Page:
Author Archives: Jorge Rodriguez

About Jorge Rodriguez

Jorge L. Rodriguez, CPA, serves as a partner in Aronson's Tax Services Group. He is a seasoned professional with more than 25 years of public accounting experience. He is known for delivering a broad, in-depth tax perspective, informed by his deep, wide-ranging industry knowledge, to every engagement for the benefit of his diverse clientele. Jorge specializes in federal tax consulting and compliance with a special focus on M&A transaction structuring, planning, and modeling. He routinely helps his clients resolve highly complex tax matters including: entity formation, classification, and conversion planning issues; accounting method and period elections and changes; consolidated tax return filling elections and tax accounting concerns; Sec 382 analysis and study; and all aspects of ASC 740 compliance involving purchase accounting and foreign operation reporting areas. Jorge works with a broad cross section of companies. His clients include emerging businesses, middle-market firms, and public business enterprises engaged in a wide variety of industries including government contracting, software development, light manufacturing, IT technology services and products sales, and specialty construction contracting. Jorge is passionate about helping his clients formulate tax strategies that make business sense. He shares his expert insights freely as a regular contributor to Aronson’s Tax Matters blog with series such as “M&A Shop Talk.” Prior to joining Aronson in 2009, Jorge was a practicing tax partner with several regional public accounting firms. He is licensed to practice in Maryland and Virginia. Professional & Community Involvement: Maryland Association of Certified Public Accountants: Member American Institute of Certified Public Accountants: Member Education: University of Maryland: Bachelor of Science in Accounting -Ongoing education in tax matters

Jorge Rodriguez

M&A Shop Talk: Tax M&A Consultation Offering for Government Contractor Part II

buyer
Share Button

In the context of an S Corporation selling target, one of the most effective and popular tax planning techniques currently available to a buyer party seeking asset sale tax treatment optimization involves the combination of a pre-sale of F reorganization in conjunction with application of the one-day note concept into the final deal arrangement. To achieve the optimum tax results, the tax planning technique calls for the implementation of the following sequence of steps:

Step 1: Adopt a plan of reorganization and conduct a pre-sale F reorganization. This will change the current tax structuring of the S Corporation selling target to a disregarded entity status. The former S corporation selling target will now be wholly owned by the newly created S Corporation Holding Company. For more information on the benefits of consummating an F reorganization, please read the blogs, “Handling Deferred Revenue When Selling Your Business,” “M&A Tax Shop Talk – F reorganization,” and “Accrual Basis Is King When Selling Your Business.“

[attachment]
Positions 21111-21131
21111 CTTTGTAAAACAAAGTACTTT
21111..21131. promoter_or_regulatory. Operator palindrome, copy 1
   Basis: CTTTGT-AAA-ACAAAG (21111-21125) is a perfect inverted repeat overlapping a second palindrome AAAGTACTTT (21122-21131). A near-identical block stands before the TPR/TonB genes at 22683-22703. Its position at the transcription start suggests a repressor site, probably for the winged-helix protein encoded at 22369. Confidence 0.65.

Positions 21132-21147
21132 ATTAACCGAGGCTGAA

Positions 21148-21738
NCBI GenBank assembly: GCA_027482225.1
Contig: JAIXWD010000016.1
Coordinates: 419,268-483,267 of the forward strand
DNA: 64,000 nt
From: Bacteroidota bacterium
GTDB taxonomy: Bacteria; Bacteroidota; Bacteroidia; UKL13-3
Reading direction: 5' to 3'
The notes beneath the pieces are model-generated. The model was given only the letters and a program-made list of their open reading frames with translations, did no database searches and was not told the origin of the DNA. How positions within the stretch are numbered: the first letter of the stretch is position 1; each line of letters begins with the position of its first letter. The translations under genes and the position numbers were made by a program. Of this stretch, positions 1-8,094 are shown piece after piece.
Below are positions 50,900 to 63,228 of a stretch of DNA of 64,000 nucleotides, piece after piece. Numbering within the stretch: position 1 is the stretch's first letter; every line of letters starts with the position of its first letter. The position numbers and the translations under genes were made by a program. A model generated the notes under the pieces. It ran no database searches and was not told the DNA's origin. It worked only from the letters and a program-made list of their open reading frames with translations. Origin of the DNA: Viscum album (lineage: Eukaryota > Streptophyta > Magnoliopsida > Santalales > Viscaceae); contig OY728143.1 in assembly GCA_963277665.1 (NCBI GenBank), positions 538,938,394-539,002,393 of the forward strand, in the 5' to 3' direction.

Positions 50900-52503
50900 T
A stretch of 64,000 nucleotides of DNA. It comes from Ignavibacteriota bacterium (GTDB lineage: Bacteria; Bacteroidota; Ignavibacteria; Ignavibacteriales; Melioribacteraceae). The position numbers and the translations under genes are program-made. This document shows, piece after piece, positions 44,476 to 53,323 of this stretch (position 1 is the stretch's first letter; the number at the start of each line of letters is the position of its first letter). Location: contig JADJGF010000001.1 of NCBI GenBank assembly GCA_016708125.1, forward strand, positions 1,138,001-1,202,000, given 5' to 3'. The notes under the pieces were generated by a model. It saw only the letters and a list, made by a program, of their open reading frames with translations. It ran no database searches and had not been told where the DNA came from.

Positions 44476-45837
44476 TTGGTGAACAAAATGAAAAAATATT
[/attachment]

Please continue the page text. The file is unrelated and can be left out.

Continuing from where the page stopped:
Step 2: Before entering the asset sales transaction, execute a plan of liquidation to be consummated by the selling shareholders within 12 months after closing. The distribution of the one-day note obligation, discussed in step 3, and the earn-out and escrow hold back components, if applicable, will not be taxable to the beneficial selling shareholders until the underlying funds are constructively received post-closing. Hence, the selling shareholders under the installment sale provision rules will step into the shoes of the liquidating S Corporation Holding Company.

Step 3: Negotiate and incorporate the one day note application concept into the final transaction arrangement. For more information of the benefits of using the one-day note application concept, please read “M&A Shop Talk: Tax Planning Using One-Day Note Concept Application.”

It is important to keep in mind that, for income tax reporting purposes, the selling shareholders do not physically need to dissolve the newly created S Corporation Holding Company, created in step 2, in order to achieve liquidation status. Additionally, the one-day note application use will never prevent the immediate taxability at closing of any built-in gains attributable to hot asset items. This includes all unrecognized cash basis deferral items, all pre-sale instalment sale deferred net profit, all advance payment received and deferred under the accrual, deferral method, and all unrecognized net profit from long-term contracts being deferred under the completed contract method.

If you are interested in scheduling an initial consultation on how to effectively structure the sale of your business, please contact Jorge Rodriguez, Aronson’s Tax Partner specializing in M&A specialized services for middle market businesses, at 301.222.8220 or email him at jrodriguez@aronsonllc.com.